Headline of the week – from Esquire Mag: “Blow jobs have fallen on hard times.”
On the way home, was behind a car at a stoplight with two decals on the back. One, a very traditional, ornamented cross. The other, a drawing of two pandas getting busy with each other.
Controversy in Britain this week. The government has proposed adding a 20% VAT tax to take-away food such as the popular “pasty” that is well liked by the blue-collar crowd. This, while also proposing to cut taxes on the wealthy produced a negative reaction from those not yet convinced that we exist to serve our betters. To show their populist credentials, PM Cameron professed his love of the simple pleasures of getting a pasty from his favorite shop – but it turned out the shop had been closed for five years. (Reports the Financial Times)
Also from the Financial Times, one for you who savor definitional arguments. “Marks and Spencer once fought a decade-long battle over whether teacakes were cakes or biscuits (different rates [of tax] applied).”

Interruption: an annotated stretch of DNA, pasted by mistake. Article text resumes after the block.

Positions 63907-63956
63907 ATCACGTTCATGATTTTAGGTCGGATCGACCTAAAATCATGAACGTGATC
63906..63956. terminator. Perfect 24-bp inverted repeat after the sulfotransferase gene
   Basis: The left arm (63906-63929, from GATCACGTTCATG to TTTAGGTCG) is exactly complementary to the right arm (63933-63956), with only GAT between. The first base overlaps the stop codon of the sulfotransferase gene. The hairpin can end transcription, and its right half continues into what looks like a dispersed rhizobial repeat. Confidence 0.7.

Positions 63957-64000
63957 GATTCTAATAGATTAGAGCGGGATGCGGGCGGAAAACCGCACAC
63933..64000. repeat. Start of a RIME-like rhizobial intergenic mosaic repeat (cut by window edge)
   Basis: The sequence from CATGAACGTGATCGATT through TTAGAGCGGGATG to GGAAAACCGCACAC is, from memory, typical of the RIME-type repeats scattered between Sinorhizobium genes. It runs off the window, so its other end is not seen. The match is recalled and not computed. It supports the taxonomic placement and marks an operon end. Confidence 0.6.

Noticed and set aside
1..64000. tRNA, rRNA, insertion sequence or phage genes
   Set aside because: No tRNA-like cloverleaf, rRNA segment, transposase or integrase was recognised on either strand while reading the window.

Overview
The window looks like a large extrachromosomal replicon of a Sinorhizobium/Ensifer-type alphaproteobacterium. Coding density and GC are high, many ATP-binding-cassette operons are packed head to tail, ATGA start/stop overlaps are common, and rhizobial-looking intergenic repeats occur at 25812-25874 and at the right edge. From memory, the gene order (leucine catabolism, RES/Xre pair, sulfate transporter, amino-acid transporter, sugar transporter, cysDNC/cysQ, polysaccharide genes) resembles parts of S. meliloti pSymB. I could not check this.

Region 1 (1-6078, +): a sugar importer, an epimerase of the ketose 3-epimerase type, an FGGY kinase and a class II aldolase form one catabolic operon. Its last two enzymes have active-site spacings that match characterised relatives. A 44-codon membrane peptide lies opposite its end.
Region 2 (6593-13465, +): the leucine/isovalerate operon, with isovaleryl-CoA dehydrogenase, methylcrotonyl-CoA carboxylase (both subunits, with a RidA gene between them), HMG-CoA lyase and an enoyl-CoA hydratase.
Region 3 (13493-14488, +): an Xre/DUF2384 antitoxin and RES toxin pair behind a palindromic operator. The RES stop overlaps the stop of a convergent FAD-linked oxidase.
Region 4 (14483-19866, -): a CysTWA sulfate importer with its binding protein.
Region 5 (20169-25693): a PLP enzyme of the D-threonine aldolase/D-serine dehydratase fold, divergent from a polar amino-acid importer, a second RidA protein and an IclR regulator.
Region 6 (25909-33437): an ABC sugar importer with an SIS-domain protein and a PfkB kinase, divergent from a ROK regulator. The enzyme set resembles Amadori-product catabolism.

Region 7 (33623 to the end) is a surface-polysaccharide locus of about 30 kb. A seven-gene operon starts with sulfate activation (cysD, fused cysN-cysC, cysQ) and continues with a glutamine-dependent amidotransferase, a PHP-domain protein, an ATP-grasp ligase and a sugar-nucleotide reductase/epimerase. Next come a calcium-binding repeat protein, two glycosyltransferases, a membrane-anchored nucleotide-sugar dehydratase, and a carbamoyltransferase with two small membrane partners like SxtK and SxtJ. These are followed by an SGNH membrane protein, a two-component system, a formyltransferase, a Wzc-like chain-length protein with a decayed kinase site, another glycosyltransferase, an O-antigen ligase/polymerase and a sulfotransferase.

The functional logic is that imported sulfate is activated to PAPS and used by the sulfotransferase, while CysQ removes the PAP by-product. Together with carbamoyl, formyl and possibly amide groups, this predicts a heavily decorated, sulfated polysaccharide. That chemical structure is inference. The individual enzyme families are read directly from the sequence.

And this one might require a little background in Greek politics, except that the sentiment is universal. Just know that the Vaso referred to here was one of the leading political figures (and one of the most prominent women) in Greece until recently. From “Press Watch” of the Athens News: “a Vaso Papandreou quote informs us that “criminal mistakes were made by the George Papandreou regime”. I always find it really amusing, how politicians find their truth stick and start using it to hit any available protruding heads, when there is no risk involved for them. So well done Vaso, you true hero of the people you. Maybe try and name those crimes when you’re in the thick of them next time.”